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While pacifists engage in symbolic acts of protest against militarism, the militarists engage in a bit of symbolism of their own. Top: moral witness at Williams International, where cruise missile engines are manufactured. Bottom: U.S. troops practice mass burial techniques during NATO maneuvers in West Germany last autumn. The articles appearing on this page were written by two people who took part in the Williams protests. The first article is signed by N. Bates, the pseudonym of a person who was arrested at Williams for civil disobedience, and who now faces multiple charges stemming from the action.

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George Bradford (David Watson)
Some Words on The Word A response

In response to John Zerzan, “Language: Origin & Meaning” FE #315, Winter 1984.

Despite his acute desire to break with all of the fictions of the modern world, John Zerzan makes the unfortunate mistake of taking its ideological justifications at their (false) face value; thus, the radical refusal which he posits tends to be an almost formalistic, inverted image of the society which he analyzes. There are no gray areas, no ambivalence in his critique, only absolutes. But these absolutes come ready-made, provided by modern civilization’s legitimation of its existence.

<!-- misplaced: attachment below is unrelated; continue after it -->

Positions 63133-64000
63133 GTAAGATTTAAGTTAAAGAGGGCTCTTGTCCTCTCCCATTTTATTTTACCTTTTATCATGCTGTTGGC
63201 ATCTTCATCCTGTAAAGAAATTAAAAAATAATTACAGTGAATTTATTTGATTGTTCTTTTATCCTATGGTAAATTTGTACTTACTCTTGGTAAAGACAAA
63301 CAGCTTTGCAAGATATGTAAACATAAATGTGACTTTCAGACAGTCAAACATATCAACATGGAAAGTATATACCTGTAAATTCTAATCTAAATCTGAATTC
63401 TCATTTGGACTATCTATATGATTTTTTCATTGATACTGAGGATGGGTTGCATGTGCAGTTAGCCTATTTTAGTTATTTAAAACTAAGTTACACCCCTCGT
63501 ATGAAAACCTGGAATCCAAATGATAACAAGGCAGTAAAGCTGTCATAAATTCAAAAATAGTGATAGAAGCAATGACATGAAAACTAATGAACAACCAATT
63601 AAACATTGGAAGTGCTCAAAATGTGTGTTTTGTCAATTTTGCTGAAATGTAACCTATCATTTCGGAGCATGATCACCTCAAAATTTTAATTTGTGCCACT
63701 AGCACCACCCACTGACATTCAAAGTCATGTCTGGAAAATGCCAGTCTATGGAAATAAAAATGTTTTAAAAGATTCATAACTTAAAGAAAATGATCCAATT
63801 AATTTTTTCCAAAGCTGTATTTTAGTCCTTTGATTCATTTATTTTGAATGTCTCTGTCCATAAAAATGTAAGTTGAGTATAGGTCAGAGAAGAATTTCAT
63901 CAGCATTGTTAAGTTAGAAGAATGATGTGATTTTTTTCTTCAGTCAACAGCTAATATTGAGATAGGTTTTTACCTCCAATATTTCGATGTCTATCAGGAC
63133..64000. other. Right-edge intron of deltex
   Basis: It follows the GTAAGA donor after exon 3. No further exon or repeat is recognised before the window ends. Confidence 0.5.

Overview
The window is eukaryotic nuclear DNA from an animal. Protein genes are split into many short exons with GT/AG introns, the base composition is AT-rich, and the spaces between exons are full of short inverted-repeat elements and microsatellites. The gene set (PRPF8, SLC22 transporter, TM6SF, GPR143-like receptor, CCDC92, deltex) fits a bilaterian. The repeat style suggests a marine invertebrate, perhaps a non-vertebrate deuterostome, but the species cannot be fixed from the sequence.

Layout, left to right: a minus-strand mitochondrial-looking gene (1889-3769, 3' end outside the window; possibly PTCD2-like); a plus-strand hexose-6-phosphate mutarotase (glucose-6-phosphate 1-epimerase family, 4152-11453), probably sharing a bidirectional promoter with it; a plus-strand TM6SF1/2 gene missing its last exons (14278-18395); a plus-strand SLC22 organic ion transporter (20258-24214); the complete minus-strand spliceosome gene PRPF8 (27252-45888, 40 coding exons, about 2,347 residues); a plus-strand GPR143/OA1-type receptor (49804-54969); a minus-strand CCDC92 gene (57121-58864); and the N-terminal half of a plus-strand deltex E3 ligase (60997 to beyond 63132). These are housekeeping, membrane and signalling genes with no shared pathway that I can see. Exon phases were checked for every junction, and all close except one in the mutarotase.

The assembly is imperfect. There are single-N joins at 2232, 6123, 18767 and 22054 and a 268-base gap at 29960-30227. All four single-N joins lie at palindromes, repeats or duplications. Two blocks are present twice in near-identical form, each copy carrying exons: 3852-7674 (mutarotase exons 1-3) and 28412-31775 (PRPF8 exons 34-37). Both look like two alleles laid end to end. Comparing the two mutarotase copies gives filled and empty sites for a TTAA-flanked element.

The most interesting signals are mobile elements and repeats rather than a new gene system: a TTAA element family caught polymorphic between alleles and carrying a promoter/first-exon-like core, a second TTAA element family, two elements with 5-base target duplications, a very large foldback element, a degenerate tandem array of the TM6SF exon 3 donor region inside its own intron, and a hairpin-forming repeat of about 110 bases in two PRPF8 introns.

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George Bradford (David Watson)
A System of Domination—Technology George Bradford responds

In response to a letter from Jeffrey Vega, Tech Examined FE #315, Winter 1984.

Is it too much to ask that our critics take the time to read at least some of the voluminous material on the technology question rather than simply repeating the “well-worn” platitudes familiar to us all? In this case Jeffrey Vega would like to resolve a complex problem with a simple sleight-of-hand: look up the word in the dictionary and in such a way close the discussion by sanctioning the commonplaces which serve to mystify technology. Since his dictionary refers to “machines—not a system of domination,” there seems to be nothing to worry about; it must all be a neutral, passive machine or tool ready to be used in any way we desire.

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George Bradford (David Watson)
1984: Worse Than Expected?

1. Slavery Is Freedom. How technology makes use of our own natural anxieties about it to promote its power over us.

During America’s most highly watched television spectacle, the Super Bowl, viewers in ten major television markets were shown an advertisement from Apple Computer Corporation on the theme of George Orwell’s 1984. In the ad, the face of Big Brother speaks from a giant telescreen to a hall full of automatons (young people with fashionably shaven heads recruited for the role). Suddenly, a young woman runs into the room and hurls a sledgehammer through the screen, shattering it. A message follows, declaring a new model computer the machine which will ensure that the year 1984 cannot be come the nightmare world of Orwell’s novel.